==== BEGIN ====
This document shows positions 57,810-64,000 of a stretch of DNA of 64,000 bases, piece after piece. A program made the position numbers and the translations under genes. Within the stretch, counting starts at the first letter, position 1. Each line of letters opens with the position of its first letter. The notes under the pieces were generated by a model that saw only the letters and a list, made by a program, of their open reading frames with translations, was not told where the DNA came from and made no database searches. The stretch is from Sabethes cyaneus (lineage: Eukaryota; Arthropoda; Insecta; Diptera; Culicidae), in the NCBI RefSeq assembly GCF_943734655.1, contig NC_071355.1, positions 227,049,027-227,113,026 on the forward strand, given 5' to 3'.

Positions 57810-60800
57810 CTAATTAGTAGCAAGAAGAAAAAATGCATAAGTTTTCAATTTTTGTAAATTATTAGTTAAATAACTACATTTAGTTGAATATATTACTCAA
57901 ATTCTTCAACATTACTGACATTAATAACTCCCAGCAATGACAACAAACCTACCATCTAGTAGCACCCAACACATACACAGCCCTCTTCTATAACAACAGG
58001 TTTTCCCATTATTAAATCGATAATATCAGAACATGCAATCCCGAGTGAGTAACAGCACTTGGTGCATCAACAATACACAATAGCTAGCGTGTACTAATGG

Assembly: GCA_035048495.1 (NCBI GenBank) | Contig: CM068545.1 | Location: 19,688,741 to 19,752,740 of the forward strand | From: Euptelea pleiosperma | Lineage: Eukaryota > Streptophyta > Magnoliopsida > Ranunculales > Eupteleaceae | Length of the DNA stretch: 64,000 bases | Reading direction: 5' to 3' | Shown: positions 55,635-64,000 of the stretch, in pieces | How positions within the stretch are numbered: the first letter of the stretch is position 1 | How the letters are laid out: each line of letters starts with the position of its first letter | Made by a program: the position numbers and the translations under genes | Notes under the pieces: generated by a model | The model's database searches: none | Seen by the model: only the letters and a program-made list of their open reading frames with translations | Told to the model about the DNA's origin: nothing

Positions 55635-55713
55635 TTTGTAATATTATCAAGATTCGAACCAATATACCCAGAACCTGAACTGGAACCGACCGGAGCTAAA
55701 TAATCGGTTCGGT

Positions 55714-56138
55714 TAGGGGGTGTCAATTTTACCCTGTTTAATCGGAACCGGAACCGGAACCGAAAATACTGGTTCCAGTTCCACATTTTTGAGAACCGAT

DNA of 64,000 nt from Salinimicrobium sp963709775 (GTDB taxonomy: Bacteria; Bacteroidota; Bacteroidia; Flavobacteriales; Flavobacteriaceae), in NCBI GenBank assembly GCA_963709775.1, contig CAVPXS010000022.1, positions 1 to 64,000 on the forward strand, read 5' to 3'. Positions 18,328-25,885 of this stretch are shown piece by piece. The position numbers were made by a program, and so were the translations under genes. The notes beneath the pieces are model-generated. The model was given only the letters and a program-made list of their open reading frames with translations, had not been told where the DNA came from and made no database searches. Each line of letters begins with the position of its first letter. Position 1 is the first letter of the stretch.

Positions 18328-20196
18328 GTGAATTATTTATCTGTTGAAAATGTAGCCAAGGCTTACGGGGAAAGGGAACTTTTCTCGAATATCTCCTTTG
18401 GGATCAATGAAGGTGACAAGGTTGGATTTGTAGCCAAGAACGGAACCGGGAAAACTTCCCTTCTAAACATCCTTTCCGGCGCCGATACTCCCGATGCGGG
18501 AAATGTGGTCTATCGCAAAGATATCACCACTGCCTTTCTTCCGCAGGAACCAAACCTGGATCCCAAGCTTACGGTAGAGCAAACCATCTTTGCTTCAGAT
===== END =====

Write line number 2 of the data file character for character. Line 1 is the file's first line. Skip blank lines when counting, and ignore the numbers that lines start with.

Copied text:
Positions 57810-60800